Investment Bankers are finance gurus who help clients increase their capital. They can do this in several different ways. They may raise capital by underwriting or by distributing stocks and bonds. They may also maintain markets in securities, and advise clients on issuing, buying, and selling securities.
Investment Banker Requirements
Obviously, if you’re thinking about an Investment Banker career, you will need to have sharp math skills. You will also need to be skilled at creating spreadsheets and presentations. You will also need to have good communication and people skills.
You will also need to be able to thrive in a breakneck-paced and fiercely competitive environment. (Think constant adrenaline rush.) Investment Bankers work long hours under big stress.
Education and Training — How to Become an Investment Banker?
Most Investment Bankers hold at least a four-year degree. They usually start out with two to three years at a large global bank, often working as Financial Analysts, learning the ropes, and working their way up the ladder.
At this point, many potential Investment Bankers return to graduate school to earn their MBA. They may then seek employment at a higher level.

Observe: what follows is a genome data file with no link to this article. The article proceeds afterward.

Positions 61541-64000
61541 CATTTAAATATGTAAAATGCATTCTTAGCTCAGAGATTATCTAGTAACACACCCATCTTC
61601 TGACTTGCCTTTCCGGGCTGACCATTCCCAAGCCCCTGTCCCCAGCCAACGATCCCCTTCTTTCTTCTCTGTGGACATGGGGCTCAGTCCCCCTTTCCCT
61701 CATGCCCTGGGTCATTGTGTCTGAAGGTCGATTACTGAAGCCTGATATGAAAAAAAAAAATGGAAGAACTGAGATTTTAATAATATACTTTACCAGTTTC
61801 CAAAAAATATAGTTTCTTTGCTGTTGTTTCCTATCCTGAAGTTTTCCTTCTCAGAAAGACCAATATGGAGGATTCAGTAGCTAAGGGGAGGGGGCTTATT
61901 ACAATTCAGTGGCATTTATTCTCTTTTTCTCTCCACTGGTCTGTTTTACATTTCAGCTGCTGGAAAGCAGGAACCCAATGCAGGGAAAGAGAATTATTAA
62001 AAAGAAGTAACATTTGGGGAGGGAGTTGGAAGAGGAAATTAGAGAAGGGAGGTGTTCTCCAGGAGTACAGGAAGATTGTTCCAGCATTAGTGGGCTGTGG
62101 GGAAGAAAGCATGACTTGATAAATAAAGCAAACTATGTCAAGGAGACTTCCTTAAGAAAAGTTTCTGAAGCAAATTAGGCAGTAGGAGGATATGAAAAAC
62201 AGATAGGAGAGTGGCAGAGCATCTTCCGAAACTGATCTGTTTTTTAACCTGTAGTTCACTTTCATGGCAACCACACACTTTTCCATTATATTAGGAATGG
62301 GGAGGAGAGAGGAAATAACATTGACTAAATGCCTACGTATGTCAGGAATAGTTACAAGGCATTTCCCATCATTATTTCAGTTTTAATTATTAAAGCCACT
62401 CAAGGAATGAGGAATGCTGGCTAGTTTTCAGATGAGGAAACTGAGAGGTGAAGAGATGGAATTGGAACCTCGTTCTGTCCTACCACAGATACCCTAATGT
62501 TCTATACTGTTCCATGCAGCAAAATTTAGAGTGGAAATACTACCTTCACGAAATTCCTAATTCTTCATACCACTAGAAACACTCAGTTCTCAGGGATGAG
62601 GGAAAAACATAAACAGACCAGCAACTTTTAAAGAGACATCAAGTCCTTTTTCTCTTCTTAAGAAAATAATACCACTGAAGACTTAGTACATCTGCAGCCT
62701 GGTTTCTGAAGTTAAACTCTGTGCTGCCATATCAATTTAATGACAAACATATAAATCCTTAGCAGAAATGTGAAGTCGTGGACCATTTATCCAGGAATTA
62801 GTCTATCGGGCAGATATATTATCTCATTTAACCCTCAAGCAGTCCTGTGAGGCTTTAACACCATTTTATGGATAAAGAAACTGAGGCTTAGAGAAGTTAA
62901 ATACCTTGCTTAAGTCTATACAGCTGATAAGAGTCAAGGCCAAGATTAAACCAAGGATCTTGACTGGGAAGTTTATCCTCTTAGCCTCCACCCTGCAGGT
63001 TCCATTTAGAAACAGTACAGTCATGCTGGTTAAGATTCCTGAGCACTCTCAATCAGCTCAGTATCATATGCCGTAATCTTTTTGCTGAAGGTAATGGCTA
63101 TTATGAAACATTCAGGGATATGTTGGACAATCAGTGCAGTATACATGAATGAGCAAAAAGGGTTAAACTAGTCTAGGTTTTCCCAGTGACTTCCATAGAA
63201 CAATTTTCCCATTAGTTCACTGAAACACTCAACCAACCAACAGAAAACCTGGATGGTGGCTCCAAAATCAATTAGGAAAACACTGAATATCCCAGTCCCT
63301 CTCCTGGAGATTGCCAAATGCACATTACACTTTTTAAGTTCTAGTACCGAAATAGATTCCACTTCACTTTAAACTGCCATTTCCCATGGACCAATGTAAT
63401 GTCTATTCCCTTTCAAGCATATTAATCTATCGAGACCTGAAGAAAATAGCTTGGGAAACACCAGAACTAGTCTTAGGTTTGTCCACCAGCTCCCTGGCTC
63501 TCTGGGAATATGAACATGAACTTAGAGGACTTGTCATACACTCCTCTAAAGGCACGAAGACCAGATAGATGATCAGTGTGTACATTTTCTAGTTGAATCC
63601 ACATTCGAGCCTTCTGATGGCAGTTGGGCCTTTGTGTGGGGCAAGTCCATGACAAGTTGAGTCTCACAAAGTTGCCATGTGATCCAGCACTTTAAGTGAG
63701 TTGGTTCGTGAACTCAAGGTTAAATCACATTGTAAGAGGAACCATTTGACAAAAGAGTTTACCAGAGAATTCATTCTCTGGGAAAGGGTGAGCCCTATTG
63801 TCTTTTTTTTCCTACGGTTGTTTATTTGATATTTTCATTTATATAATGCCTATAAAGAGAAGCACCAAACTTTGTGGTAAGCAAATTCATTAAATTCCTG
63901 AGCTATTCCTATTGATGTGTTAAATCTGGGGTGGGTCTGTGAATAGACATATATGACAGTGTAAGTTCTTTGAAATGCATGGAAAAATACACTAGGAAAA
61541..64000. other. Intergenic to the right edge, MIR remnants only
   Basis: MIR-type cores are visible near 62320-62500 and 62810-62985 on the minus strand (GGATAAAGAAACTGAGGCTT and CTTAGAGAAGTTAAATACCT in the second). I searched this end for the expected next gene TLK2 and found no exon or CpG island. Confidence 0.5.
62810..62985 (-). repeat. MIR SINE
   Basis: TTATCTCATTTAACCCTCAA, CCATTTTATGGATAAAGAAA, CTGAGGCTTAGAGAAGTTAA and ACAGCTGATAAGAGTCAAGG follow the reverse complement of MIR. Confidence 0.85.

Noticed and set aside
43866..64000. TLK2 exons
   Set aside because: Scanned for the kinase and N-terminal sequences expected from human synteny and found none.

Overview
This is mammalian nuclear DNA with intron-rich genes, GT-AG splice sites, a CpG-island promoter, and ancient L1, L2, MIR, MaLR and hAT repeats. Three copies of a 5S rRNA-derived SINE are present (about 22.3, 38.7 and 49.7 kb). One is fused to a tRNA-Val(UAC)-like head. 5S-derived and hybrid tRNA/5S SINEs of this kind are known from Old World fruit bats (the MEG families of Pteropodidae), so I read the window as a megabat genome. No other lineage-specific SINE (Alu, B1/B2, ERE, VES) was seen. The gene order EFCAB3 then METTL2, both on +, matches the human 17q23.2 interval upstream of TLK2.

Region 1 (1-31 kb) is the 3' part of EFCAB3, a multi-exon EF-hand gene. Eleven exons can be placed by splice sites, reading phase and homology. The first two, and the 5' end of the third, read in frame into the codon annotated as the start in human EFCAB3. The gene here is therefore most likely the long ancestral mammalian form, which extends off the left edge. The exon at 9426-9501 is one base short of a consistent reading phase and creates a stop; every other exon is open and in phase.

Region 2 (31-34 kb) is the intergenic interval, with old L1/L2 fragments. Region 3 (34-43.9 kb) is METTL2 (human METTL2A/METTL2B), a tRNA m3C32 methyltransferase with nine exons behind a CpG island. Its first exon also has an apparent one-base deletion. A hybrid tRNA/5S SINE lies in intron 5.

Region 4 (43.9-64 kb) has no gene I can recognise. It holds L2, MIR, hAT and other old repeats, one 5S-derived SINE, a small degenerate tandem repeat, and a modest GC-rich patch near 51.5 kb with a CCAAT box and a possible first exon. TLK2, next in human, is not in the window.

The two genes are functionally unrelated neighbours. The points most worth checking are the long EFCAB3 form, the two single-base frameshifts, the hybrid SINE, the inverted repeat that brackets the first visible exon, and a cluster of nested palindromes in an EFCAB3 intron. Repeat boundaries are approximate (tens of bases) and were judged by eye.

Note that this is a fiercely competitive job market. Those who did the best at the best schools will have significant advantage over those who did not.
Investment Banker Salary — How Much Do Investment Bankers Make?
According to an article in Forbes, the average annual income (including bonuses) for a First Year Associate Investment Banker was $159,900. A Third Year Associate averaged $209,700, while Managing Directors averaged $409K. Remember that this is an average. On a good year, a Senior-level Investment Banker can earn a million dollars.
Investment Bankers make lots of money, but they earn it. Many work 100 hours per week under high stress.
Of course, many Investment Bankers work for the big banks like Goldman Sachs and Morgan Stanley. Some Investment Bankers work within the investment departments of commercial banks. And still others find work at small, chic “boutique” investment banks. Large companies (e.g., GE) sometimes employ their own Investment Bankers.
Investment Bankers may find work in mergers and acquisitions (M&A). Some find careers in underwriting departments. Some Investment Bankers build careers in private equity, often at specialist firms (e.g., Blackstone, TPG).
If you’re looking for an Investment Banking career, get a quality education, work tirelessly, and network like crazy.